If all of HN has only a single core then you're running it on less server resources than I could buy on ebay with $180 and a visa card?
For another data point, I've got a single box processing every trade and order coming off the major cryptocurrency exchanges, roughly 3000 messages/second. And the webserver, DB persistence, and a bunch of price analytics also run on it. And it only hits about 30% CPU usage. (Ironically, the browser's CPU often does worse, because I'm using a third-party charting library that's graphing about 7000 points every second and isn't terribly well optimized for that.)
Software gets slow because it has a lot of wasteful layers in between. Cut the layers out and you can do pretty incredible things on small amounts of hardware.
You see, it is possible. Take a step back and look again to see the evidence: The site is called Hacker News, the first goal of this site was to prove that something useful can be created in an entirely custom programming language, and the site handles a huge amount of traffic, so it is a challenging task to let this run on a single core.
So the answer from a hacker's mind to why they let it run on a single core might simply be: Because they can.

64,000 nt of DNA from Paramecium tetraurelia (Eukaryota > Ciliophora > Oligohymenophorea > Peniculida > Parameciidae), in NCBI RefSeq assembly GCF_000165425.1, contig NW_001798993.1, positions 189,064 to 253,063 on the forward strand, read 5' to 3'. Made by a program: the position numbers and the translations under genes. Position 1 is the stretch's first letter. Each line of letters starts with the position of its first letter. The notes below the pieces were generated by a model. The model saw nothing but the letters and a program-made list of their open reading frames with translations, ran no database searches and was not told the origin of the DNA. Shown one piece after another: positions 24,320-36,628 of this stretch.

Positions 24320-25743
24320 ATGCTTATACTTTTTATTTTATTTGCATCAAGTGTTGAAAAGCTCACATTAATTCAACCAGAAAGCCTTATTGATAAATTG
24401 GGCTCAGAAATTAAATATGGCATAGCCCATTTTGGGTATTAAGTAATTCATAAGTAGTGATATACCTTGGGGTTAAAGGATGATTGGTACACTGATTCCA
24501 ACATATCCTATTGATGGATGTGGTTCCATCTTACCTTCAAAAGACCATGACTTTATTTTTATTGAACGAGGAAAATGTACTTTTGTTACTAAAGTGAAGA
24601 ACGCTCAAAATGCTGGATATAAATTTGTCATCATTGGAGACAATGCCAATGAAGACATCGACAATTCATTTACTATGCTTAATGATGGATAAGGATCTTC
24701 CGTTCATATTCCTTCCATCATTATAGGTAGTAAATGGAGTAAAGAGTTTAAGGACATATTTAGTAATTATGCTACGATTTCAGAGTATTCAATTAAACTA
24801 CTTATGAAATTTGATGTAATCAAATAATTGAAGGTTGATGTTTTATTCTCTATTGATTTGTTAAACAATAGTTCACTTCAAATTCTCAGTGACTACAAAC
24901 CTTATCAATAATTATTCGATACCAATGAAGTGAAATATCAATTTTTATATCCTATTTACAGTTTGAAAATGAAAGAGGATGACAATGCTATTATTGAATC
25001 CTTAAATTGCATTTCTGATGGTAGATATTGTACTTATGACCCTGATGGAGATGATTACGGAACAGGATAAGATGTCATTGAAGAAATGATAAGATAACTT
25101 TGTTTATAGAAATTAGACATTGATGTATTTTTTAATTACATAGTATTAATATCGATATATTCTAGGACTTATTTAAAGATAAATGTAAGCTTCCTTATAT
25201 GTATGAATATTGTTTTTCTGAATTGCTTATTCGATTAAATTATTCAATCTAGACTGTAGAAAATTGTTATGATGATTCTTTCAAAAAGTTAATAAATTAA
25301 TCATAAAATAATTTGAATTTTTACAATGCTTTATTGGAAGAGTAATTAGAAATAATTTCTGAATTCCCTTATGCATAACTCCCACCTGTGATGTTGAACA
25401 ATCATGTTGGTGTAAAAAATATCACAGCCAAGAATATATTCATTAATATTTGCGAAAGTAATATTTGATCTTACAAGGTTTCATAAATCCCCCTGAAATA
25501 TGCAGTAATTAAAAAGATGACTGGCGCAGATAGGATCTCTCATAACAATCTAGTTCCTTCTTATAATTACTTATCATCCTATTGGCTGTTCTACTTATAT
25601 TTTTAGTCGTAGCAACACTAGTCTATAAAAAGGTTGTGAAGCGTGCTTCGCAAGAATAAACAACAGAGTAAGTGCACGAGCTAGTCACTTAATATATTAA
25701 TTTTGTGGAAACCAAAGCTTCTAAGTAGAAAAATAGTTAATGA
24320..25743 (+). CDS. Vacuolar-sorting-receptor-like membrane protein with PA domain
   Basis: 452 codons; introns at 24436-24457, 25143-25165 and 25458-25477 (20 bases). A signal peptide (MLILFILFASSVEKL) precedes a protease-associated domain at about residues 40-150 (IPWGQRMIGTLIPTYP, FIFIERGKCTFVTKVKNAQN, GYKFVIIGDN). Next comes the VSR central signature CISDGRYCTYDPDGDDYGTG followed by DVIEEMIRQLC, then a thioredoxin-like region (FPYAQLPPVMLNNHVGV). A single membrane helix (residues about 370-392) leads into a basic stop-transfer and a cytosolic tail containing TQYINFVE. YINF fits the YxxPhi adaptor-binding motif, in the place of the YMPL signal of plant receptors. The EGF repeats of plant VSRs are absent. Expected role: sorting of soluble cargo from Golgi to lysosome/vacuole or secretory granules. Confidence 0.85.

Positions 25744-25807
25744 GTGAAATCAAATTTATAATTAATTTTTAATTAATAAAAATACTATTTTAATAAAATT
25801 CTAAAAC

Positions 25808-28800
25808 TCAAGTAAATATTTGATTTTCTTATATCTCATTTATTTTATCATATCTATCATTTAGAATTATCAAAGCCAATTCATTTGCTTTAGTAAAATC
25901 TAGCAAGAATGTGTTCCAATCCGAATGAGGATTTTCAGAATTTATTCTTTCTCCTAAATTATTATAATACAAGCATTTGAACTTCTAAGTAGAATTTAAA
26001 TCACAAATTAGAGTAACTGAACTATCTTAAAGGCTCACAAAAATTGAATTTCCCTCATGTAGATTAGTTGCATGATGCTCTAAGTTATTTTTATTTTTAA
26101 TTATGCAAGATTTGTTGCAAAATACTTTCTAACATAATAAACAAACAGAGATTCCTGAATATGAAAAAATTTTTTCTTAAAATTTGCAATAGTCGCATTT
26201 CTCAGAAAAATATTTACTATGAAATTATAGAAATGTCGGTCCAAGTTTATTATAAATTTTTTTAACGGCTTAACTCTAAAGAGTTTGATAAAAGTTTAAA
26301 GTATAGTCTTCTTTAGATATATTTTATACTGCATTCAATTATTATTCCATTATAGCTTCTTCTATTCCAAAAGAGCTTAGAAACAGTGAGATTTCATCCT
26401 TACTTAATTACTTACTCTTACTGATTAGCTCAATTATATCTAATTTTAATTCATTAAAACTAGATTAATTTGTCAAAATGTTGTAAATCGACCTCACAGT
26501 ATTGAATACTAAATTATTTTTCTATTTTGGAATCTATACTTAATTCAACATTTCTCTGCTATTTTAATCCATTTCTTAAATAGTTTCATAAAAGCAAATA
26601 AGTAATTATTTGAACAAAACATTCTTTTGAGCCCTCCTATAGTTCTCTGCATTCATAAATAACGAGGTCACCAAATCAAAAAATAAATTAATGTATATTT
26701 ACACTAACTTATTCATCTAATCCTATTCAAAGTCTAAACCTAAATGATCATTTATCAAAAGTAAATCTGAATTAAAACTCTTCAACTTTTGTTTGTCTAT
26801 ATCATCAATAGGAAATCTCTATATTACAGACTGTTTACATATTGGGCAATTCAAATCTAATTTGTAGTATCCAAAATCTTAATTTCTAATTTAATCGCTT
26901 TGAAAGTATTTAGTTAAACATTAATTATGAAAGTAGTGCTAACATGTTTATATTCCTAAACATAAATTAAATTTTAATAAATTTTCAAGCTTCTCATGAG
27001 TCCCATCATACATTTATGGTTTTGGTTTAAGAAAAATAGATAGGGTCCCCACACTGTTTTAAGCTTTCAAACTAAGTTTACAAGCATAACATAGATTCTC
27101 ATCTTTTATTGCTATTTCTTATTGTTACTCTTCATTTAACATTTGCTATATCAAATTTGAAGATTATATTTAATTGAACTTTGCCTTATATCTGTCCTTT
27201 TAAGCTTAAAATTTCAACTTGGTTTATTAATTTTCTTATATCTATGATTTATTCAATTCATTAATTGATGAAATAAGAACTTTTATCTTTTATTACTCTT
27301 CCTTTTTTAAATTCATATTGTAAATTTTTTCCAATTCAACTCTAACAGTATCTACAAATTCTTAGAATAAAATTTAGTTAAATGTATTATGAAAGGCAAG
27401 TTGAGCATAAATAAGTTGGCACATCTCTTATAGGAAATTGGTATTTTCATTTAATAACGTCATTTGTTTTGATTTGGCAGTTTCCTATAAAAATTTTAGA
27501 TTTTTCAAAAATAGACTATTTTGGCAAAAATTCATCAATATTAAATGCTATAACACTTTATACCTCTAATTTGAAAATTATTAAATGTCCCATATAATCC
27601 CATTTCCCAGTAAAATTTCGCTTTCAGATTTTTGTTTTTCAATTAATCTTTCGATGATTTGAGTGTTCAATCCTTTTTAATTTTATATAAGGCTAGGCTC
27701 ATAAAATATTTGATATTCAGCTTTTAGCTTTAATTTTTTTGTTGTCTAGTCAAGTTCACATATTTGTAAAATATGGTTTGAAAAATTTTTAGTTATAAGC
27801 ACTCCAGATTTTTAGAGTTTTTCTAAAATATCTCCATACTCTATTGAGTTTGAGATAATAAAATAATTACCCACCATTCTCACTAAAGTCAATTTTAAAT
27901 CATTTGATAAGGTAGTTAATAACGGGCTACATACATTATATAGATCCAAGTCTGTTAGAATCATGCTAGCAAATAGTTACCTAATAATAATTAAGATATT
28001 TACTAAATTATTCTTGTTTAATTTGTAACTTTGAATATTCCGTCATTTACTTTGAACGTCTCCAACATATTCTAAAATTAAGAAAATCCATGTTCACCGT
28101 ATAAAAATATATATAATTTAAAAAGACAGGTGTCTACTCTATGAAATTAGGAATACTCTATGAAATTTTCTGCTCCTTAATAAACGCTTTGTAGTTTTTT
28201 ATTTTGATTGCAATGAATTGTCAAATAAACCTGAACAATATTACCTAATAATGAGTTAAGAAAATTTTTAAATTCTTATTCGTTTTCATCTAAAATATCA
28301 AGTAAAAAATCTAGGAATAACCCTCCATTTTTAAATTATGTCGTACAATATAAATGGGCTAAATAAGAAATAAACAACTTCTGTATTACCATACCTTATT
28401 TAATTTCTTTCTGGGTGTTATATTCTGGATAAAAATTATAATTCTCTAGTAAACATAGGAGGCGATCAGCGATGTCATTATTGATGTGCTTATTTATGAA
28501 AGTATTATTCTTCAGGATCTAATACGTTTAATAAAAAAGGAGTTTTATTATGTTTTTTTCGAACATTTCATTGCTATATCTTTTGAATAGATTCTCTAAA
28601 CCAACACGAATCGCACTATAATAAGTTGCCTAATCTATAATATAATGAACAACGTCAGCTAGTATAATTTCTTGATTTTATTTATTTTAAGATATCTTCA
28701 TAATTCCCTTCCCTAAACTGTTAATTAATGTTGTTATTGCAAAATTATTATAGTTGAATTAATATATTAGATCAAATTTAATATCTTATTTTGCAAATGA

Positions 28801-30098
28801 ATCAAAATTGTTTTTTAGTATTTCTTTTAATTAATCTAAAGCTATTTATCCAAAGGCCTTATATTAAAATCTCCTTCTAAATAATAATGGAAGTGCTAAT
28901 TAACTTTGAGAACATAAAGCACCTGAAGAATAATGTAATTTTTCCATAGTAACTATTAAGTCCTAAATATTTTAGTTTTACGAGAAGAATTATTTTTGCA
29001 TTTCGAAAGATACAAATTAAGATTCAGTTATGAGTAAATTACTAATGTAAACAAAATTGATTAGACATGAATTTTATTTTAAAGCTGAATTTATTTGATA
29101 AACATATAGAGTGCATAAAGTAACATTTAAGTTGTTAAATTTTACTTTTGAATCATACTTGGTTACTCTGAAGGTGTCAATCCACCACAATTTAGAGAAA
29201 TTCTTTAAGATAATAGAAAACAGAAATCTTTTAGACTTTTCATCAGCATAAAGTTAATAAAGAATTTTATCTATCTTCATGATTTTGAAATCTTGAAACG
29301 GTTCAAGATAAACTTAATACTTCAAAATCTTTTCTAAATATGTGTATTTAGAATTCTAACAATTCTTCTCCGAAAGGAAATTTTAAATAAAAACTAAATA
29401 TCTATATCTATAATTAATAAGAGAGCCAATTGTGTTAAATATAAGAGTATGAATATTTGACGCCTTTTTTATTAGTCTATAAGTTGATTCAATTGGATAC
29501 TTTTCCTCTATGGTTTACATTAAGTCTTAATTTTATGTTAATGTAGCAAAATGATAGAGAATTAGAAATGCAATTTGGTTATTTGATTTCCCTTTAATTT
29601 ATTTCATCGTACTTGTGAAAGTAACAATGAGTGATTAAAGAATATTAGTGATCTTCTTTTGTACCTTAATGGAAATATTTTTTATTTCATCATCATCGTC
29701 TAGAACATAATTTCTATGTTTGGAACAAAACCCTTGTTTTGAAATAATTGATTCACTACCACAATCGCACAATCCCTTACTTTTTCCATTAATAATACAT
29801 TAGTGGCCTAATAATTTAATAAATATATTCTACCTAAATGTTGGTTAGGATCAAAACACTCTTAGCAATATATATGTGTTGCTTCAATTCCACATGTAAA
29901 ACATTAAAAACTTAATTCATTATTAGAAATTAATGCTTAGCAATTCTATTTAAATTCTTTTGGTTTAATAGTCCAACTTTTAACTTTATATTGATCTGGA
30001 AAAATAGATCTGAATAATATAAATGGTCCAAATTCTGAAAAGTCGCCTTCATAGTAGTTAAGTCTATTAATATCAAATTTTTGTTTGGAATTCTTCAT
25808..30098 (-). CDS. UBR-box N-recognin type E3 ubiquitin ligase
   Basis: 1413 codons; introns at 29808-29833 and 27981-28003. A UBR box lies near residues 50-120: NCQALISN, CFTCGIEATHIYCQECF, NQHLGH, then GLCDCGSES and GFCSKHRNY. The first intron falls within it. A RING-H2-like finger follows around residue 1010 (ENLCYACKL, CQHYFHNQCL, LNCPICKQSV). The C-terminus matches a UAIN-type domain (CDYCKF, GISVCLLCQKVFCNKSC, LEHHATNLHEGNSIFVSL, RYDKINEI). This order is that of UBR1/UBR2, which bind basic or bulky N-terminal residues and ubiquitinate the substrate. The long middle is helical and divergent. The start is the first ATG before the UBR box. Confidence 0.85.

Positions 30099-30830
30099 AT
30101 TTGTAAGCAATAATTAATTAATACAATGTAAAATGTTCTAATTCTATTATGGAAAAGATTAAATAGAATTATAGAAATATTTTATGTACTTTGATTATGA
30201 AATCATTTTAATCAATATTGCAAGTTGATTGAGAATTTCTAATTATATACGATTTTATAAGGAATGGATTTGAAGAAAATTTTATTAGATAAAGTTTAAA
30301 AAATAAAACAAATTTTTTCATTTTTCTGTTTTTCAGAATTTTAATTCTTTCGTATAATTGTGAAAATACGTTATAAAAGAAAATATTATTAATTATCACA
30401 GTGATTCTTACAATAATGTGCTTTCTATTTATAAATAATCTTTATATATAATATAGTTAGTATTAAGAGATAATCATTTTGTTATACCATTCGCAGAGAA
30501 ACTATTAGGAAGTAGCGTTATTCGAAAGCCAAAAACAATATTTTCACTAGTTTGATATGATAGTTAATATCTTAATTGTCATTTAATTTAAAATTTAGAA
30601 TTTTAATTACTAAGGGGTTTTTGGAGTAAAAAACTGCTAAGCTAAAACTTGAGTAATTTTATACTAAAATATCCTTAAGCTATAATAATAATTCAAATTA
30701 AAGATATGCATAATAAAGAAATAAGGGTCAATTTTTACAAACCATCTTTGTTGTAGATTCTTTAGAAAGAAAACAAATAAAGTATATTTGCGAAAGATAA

On the other hand, YCombinator is a successful company, so buying a larger server would certainly be in their latitude. But that would be less intellectually appealing, and part of their success come from the fact that they decide as hackers, and don't always take the easiest path.
RAM is so cheap now for small sized things that you can afford to trivially have an entire db cached at all times, with only very rare disk I/O.
As an example we have a request tracker ticket database for a fairly large sized isp which is a grand total of under 40GB and lives in RAM. It's dozens of thousands of tickets with attachments and full body text search enabled. For those not familiar with RT4 it's a convoluted mess of Perl binary scripts.
I could probably run my primary authoritative master DNS on bind9 on Debian-stablr on a 15 year old Pentium 4 with 256MB of RAM, but I don't...
The language homepage says "Arc is unfinished. It's missing things you'd need to solve some types of problems. [...] The first priority right now is the core language."
Perhaps parallelism is still pending. A Ctrl-F on the tutorial doesn't turn up any hits for "process", "thread", "parallel", or "concurrency".